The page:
ISSN (Print) - 0012-9976 | ISSN (Online) - 2349-8846

Bandana Pattanaik and Leah SullivanSubscribe to Bandana Pattanaik and Leah Sullivan

India's "Anti-Trafficking" Bill Ignores Socio-Economic Realities of Trafficked Persons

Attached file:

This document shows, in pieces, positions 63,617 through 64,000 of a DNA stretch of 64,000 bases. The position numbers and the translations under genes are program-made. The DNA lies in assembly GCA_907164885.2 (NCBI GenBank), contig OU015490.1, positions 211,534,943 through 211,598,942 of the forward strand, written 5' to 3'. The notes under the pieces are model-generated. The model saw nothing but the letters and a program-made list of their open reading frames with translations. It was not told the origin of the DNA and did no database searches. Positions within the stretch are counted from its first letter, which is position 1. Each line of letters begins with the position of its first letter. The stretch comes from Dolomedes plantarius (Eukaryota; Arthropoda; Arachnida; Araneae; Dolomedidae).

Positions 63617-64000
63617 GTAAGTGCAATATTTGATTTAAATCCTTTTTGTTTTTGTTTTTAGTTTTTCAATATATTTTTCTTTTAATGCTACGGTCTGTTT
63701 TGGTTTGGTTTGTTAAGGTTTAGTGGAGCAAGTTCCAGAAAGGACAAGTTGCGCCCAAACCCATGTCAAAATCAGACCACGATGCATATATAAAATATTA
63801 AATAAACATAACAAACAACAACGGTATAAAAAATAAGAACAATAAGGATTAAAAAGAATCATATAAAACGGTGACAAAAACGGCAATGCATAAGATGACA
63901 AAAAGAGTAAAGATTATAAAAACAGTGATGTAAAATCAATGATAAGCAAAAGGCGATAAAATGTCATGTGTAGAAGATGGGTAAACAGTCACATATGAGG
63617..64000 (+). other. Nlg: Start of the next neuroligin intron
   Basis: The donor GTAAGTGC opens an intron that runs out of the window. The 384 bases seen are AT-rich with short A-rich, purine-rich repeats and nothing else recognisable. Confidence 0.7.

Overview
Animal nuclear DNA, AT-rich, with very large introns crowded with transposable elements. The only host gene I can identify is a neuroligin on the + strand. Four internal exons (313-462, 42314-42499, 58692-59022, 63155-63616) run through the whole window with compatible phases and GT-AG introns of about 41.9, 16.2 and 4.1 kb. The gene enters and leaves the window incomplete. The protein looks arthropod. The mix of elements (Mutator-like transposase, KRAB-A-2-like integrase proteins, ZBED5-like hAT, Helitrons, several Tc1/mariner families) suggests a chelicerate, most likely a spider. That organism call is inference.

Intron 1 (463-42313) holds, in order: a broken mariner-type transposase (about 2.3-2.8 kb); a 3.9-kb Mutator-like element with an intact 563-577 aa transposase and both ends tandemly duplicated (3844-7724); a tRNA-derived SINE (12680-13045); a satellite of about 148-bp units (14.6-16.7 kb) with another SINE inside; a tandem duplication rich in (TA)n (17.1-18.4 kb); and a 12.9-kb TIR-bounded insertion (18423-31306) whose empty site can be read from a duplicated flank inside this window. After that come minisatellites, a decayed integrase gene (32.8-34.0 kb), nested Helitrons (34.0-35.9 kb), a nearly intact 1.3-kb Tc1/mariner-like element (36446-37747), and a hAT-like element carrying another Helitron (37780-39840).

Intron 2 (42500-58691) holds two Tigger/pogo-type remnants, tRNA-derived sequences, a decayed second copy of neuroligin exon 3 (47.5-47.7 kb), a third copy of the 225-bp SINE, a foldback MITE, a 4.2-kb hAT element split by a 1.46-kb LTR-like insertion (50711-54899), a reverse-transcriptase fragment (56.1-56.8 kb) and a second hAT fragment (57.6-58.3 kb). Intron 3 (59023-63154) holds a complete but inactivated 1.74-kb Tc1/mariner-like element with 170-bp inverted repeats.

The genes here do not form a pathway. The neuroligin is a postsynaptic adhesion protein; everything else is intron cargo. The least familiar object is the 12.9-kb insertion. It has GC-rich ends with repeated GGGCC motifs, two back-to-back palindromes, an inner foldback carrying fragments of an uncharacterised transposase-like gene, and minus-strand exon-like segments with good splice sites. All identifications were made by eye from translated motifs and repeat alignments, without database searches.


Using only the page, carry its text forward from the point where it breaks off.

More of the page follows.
A comprehensive law that seeks to bring Indian anti-trafficking measures in line with international law is much welcome; but is the proposed Trafficking of Persons (Prevention, Protection and Rehabilitation) Bill, 2018 up to the task? The bill’s approach ignores the factors that drive people to risky situations and fails to integrate the lessons learned by anti-trafficking stakeholders since the adoption of the United Nations Trafficking Protocol, including in relation to reintegration. It adopts a belief that trafficking can be stopped through harsh punishments, rather than addressing root causes, and this indeed may undermine, rather than protect, the human rights of trafficked persons. Implementing a rights-based approach that facilitates, and does not criminalise, migration and one that promotes decent work is the most constructive approach to preventing human trafficking.
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